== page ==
Monday, October 15, 2018

Shade / Grass Like Oil / Vinegar

Horticulture Hotline 10/15/18
By Bill Lamson-Scribner

October is here! Cooler temperatures, grass slowing down, and the living is easy. This is the time to reflect and think about winter projects that will make 2019 an excellent gardening year. A Possum’s Custom Program from a soil test – now is the time before the lab gets busy? Do you have some weeds to control that you couldn’t control during the summer because it was too hot?

The question I have been asked the most this year revolves around dying grass (other than moles – moles always top the list). The answer has always involved too much shade. Trees generally grew a bunch and put on a lot of leaves this year, and as a result, grass suffered due to lack of sunlight.

For the most part all the grasses around here like full sun – yes, even St. Augustine (or Charleston grass) prefers full sun. St. Augustine (or Charleston grass) prefers full sun; however, can tolerate shade better than some of the grasses. Most PHD doctors agree that even St. Augustine requires six hours of direct sunlight to provide a healthy stand of grass.

The statement I hear the most is something like this, “I just replaced this grass in the Spring.” This scenario is very common because you replaced the grass because it died due to shade and now the new grass is dying because of shade issues. The trees in this area have grown like gangbusters this year and the grass has been unable to capture the sunlight with its chlorophyll and produce the needed carbohydrates to establish a healthy stand of turf. 

On side yards, trees grown between houses and the houses themselves block a lot of the sunlight. Side yards are often very narrow, so all the foot traffic is concentrated into a small area. Water from the houses is often directed to flow between the houses. A combination of traffic, extra water and shade is deadly to most grass. Mulch, blue stone, oyster shell, or some other footpath and a drainage system might be a good winter project for this area.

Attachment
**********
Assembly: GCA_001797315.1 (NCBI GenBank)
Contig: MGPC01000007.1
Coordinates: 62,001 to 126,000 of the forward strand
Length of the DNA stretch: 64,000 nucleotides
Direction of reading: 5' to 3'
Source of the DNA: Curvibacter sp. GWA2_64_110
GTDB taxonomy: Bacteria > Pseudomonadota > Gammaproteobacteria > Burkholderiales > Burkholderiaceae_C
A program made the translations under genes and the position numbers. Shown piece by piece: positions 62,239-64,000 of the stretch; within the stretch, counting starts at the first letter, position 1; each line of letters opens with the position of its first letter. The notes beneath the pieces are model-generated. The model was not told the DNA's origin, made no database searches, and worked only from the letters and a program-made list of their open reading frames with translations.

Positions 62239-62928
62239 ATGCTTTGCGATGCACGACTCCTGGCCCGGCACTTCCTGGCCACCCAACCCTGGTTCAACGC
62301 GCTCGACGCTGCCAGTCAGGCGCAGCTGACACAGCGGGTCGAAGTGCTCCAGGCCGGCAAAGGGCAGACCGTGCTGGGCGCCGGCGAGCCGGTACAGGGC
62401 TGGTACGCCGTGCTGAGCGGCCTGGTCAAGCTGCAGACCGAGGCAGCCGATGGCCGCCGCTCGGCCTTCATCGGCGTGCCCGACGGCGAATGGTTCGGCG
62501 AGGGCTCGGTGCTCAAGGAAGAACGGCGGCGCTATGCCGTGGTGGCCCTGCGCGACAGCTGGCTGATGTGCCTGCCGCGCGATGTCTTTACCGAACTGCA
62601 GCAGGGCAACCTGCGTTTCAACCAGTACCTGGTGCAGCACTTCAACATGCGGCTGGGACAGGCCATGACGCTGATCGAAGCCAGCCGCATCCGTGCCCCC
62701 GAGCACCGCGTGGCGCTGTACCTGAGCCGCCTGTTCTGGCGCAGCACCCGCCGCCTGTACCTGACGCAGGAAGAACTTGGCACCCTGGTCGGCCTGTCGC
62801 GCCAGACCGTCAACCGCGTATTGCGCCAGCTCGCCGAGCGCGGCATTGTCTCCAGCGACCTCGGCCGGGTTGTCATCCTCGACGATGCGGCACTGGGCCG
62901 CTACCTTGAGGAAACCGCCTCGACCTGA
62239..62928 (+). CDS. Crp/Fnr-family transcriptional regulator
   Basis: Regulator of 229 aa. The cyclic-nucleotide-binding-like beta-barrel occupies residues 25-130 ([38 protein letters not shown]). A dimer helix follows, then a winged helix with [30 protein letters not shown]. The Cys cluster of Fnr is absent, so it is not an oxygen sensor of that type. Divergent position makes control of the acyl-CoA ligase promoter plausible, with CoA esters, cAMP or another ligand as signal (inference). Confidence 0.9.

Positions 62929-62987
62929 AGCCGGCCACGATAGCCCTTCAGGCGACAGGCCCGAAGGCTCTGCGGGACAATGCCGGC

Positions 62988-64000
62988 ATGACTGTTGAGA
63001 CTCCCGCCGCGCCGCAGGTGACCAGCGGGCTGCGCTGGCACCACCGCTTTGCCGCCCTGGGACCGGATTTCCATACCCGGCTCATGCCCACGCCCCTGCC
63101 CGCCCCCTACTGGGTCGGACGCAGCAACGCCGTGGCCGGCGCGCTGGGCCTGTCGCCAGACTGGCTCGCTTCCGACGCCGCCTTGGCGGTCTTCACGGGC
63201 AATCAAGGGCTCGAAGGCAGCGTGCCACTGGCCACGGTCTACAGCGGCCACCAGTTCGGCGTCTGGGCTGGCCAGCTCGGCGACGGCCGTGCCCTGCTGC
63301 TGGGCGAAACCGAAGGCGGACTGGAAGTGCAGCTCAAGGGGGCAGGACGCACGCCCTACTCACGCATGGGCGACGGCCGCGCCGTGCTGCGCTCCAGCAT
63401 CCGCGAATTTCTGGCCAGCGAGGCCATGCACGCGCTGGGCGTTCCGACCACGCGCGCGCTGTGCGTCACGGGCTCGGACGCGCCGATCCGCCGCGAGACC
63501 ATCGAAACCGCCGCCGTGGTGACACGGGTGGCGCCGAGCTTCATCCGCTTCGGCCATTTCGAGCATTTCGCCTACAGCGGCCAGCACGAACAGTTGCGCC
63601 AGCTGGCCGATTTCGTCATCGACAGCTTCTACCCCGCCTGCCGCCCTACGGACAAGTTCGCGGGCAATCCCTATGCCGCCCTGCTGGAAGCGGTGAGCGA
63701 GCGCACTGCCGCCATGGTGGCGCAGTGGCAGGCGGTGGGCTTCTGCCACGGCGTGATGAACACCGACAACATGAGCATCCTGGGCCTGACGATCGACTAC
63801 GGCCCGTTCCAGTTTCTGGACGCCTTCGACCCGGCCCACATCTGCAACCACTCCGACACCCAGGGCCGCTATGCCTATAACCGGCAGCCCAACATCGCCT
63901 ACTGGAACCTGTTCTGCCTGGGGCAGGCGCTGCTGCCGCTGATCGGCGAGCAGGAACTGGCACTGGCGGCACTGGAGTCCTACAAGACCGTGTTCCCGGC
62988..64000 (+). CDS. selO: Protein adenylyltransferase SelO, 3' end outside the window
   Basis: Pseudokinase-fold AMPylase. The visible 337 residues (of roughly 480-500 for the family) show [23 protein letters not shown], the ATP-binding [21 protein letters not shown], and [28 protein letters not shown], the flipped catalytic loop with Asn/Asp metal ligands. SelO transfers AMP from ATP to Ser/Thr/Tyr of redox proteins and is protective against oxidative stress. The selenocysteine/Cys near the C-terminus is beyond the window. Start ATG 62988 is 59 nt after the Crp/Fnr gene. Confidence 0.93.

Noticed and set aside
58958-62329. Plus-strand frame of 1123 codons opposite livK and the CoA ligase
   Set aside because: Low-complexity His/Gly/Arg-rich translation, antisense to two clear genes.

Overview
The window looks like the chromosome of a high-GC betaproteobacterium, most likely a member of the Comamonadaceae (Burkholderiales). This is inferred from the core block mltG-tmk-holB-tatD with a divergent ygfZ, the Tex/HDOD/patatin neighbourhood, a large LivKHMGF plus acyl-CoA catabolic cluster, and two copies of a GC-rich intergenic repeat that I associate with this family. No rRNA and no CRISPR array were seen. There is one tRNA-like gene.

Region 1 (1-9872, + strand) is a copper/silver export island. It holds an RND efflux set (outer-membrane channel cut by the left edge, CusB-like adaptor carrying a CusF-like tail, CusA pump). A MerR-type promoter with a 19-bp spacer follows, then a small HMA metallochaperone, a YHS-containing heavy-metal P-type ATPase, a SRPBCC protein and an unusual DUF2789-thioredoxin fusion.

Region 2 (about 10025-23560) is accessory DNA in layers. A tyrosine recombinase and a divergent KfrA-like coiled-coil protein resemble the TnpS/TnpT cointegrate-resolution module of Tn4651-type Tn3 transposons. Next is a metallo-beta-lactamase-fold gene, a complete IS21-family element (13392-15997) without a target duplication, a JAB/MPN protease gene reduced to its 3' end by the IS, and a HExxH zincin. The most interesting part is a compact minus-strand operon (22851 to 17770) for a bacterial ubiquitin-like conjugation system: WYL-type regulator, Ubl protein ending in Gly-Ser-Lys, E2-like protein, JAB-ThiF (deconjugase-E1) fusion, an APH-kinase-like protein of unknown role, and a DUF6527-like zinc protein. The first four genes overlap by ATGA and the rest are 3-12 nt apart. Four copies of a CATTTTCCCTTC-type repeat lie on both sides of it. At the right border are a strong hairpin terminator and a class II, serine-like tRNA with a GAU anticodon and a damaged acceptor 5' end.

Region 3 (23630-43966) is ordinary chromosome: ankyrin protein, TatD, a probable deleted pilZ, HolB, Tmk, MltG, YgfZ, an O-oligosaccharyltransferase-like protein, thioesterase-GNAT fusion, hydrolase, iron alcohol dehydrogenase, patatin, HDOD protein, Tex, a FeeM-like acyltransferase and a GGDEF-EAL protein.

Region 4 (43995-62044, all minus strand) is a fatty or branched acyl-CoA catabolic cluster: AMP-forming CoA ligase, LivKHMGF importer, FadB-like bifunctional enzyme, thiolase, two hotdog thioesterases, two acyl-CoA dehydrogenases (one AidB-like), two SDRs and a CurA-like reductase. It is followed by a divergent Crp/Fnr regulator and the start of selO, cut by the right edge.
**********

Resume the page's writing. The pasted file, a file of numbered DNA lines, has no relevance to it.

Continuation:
Some solutions to these situations could be to grow heat tolerate ryegrass. Ryegrass grows very good here especially in shady areas.

Redesign beds that were put in years ago while the trees were small, making more beds and less grass. Healthy green grass bordered by mulch is a nice look.

Remove shrubs and trees that are shading your turf, if zoning allows. If your landscape has become over mature, maybe you can transplant some shrubs or small trees.

Grow grass in these areas and plan to replace it as needed and not feel bad about it. Regularly trim your trees in this area and not feel bad about it. Sometimes we are kind of stuck with the landscape we have. Growing grass as an annual that you change out yearly is all you can do in some situations if you like grass. I know several properties that grass is replaced every year because of oak trees.

Brown Patch / Large Patch is attacking the grass as it slows down for the season. Army worms are out and it seems like fire ants and mole crickets exploded in numbers. Have you winterized your grass?

Always read, understand and follow product label. The product label is a Federal Law.